Predicting medication adherence in multiple sclerosis using telephone-based home monitoring

Aaron P. Turner, Ph.D., Danielle S. Roubinov, Ph.D., David C. Atkins, Ph.D., Jodie K. Haselkorn, M.D.

Disability and Health Journal, Vol. 9, Issue 1, p83–89


Poor medication adherence exerts a substantial negative impact on the health and well-being of individuals with multiple sclerosis (MS). Improving adherence rates requires a proactive approach of frequent and ongoing monitoring; however, this can be difficult to achieve within traditional, reactive health care systems that generally emphasize acute care services. Telephone-based home monitoring may circumvent these barriers and facilitate optimal care coordination and management for individuals with MS and other chronic illnesses.


The current study evaluated the utility of a one-item, telephone-administered measure of adherence expectations as a prospective predictor of medication adherence across a six month period among individuals with MS.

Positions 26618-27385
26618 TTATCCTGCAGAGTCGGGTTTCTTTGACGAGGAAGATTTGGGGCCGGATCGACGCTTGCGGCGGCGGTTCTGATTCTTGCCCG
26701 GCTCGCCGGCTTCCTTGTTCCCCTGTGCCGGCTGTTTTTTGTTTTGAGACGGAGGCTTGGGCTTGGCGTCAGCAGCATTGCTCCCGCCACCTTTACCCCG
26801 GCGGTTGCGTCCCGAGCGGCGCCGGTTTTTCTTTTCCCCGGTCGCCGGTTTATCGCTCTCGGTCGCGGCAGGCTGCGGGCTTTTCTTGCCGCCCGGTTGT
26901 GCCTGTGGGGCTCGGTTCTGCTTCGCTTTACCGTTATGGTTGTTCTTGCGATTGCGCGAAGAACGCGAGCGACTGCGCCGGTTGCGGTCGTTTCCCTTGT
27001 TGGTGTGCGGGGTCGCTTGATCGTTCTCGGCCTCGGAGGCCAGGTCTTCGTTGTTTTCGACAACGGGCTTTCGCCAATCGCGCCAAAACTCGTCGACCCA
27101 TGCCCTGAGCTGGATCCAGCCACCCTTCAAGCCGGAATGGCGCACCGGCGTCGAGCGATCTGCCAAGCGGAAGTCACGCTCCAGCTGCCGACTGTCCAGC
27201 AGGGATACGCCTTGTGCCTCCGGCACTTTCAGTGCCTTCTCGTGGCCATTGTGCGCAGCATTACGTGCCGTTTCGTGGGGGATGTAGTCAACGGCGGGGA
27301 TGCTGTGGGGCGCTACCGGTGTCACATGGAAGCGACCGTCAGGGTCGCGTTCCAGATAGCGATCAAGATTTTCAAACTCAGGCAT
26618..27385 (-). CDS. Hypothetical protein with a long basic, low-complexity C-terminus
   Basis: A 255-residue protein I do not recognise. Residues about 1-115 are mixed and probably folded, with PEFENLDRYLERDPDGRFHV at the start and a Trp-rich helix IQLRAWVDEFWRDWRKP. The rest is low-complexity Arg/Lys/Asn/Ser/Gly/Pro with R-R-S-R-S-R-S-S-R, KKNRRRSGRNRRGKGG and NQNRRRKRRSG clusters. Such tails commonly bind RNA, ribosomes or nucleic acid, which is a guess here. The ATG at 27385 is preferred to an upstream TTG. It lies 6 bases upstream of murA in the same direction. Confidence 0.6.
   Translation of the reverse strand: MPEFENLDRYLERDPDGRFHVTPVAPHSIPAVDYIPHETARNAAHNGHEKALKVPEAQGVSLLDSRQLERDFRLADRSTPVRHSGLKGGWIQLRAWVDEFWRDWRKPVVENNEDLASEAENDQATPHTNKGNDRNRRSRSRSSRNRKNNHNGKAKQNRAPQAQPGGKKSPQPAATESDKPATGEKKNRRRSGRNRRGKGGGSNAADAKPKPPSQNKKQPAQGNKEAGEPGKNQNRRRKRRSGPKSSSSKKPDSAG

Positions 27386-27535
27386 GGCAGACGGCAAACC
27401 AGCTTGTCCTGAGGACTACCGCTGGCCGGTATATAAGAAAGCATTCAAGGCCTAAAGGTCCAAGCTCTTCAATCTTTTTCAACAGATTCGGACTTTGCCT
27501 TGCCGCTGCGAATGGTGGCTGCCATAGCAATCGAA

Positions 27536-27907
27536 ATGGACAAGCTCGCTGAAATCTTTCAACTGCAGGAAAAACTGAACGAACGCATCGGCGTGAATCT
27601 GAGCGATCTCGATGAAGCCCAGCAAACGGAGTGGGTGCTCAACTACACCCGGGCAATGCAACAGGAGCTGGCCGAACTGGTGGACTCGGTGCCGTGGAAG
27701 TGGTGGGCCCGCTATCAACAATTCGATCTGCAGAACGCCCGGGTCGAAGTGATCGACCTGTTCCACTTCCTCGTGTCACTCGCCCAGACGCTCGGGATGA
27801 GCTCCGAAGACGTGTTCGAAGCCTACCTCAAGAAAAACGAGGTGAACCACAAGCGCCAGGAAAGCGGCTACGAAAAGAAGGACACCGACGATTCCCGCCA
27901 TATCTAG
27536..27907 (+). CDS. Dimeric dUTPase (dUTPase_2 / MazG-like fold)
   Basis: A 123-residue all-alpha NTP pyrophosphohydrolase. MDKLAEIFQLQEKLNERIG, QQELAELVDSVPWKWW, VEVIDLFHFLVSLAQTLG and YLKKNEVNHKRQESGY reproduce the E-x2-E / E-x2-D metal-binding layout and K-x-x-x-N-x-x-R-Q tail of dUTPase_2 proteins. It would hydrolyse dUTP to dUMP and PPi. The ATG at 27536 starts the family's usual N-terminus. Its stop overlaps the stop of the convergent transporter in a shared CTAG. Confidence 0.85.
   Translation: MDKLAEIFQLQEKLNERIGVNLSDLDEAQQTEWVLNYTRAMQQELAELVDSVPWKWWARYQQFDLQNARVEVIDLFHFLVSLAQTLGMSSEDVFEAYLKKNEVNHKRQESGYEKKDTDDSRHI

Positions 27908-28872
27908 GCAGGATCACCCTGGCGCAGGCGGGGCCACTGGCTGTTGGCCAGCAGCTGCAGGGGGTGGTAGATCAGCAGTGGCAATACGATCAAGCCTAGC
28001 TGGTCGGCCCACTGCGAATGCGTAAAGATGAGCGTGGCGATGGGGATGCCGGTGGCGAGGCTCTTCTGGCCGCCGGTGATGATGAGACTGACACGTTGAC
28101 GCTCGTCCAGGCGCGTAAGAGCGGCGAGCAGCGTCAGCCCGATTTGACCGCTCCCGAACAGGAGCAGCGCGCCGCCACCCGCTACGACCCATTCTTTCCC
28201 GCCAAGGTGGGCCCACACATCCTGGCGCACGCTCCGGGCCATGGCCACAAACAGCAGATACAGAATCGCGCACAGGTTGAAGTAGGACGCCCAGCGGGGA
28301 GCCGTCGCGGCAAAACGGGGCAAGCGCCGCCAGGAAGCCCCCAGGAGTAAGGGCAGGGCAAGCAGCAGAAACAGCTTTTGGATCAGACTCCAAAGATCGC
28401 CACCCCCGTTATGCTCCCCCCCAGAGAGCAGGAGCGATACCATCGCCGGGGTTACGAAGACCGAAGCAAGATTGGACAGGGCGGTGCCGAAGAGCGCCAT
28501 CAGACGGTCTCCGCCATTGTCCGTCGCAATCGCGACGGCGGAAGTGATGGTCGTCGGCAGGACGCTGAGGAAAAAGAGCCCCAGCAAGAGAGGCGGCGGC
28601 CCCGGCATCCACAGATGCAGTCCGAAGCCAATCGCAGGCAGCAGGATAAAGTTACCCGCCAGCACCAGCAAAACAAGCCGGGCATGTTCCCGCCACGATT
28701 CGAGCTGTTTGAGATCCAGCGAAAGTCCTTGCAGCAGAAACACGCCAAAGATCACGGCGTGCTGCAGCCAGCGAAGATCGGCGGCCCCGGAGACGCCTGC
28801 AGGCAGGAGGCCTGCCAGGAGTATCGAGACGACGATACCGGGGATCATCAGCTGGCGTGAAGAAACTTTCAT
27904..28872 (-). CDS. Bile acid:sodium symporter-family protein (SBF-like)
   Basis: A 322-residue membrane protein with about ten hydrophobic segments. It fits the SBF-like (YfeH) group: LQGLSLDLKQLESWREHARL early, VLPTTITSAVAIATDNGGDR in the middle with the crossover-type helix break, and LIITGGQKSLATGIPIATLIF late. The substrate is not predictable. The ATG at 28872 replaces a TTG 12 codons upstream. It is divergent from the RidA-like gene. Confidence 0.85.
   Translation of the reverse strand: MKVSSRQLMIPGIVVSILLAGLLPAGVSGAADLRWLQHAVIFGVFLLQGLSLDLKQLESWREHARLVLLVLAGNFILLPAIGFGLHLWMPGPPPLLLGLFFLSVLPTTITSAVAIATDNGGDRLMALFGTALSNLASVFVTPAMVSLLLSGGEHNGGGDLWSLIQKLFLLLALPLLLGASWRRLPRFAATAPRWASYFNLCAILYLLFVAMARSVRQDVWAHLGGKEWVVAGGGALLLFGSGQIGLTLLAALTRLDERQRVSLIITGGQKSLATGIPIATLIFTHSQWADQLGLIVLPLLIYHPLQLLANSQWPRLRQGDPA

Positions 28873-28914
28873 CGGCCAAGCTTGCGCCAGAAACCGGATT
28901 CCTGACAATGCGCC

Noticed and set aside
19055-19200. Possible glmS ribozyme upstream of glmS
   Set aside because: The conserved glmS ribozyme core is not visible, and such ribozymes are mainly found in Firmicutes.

As part of a longitudinal study, Veterans with MS (N = 89) who were receiving medical services through the Veterans Health Administration completed monthly telephone-based interviews for six months.


Using mixed model regression analyses, adherence expectations predicted adherence after adjusting for demographic, illness-related, and psychosocial factors (B = −5.54, p < .01).


Brief, telephone-based assessments of adherence expectations may represent an easy and efficient method for monitoring medication use among individuals with MS. The results offer an efficient method to detect and provide support for individuals who may benefit from interventions to promote medication adherence.